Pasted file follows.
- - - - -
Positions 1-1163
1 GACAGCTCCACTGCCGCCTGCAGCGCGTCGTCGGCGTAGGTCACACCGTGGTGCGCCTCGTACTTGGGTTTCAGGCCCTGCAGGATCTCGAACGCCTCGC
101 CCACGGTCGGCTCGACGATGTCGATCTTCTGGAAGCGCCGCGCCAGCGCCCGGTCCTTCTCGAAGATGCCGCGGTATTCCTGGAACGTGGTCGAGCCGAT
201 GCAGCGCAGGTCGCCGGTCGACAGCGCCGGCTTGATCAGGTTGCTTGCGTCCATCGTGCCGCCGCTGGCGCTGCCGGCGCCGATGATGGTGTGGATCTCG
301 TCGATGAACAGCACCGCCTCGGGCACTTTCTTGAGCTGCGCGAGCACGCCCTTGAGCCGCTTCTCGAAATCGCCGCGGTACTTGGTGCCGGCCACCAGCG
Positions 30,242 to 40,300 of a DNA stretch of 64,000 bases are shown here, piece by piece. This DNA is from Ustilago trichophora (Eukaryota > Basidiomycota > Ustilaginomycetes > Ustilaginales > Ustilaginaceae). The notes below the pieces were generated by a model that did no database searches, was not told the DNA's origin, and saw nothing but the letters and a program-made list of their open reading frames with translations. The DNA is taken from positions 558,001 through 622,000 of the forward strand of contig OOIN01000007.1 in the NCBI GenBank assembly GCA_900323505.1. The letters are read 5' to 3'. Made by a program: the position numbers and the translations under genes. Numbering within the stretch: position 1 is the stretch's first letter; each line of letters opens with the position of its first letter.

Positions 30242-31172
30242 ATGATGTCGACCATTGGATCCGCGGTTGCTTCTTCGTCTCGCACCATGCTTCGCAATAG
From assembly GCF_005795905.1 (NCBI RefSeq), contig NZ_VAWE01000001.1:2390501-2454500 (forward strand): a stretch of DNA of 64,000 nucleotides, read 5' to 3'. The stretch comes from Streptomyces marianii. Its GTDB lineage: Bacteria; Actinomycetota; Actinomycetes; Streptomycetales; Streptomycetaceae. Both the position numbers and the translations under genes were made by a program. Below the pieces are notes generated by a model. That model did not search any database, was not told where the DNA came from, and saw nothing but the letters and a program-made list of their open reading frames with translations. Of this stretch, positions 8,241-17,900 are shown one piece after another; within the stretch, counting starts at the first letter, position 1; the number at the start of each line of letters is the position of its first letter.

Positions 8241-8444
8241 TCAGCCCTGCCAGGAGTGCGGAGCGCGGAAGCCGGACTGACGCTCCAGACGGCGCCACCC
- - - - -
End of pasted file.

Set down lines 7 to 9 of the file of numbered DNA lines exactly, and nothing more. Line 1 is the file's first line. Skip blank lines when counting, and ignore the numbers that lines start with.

Positions 30242-31172
30242 ATGATGTCGACCATTGGATCCGCGGTTGCTTCTTCGTCTCGCACCATGCTTCGCAATAG
From assembly GCF_005795905.1 (NCBI RefSeq), contig NZ_VAWE01000001.1:2390501-2454500 (forward strand): a stretch of DNA of 64,000 nucleotides, read 5' to 3'. The stretch comes from Streptomyces marianii. Its GTDB lineage: Bacteria; Actinomycetota; Actinomycetes; Streptomycetales; Streptomycetaceae. Both the position numbers and the translations under genes were made by a program. Below the pieces are notes generated by a model. That model did not search any database, was not told where the DNA came from, and saw nothing but the letters and a program-made list of their open reading frames with translations. Of this stretch, positions 8,241-17,900 are shown one piece after another; within the stretch, counting starts at the first letter, position 1; the number at the start of each line of letters is the position of its first letter.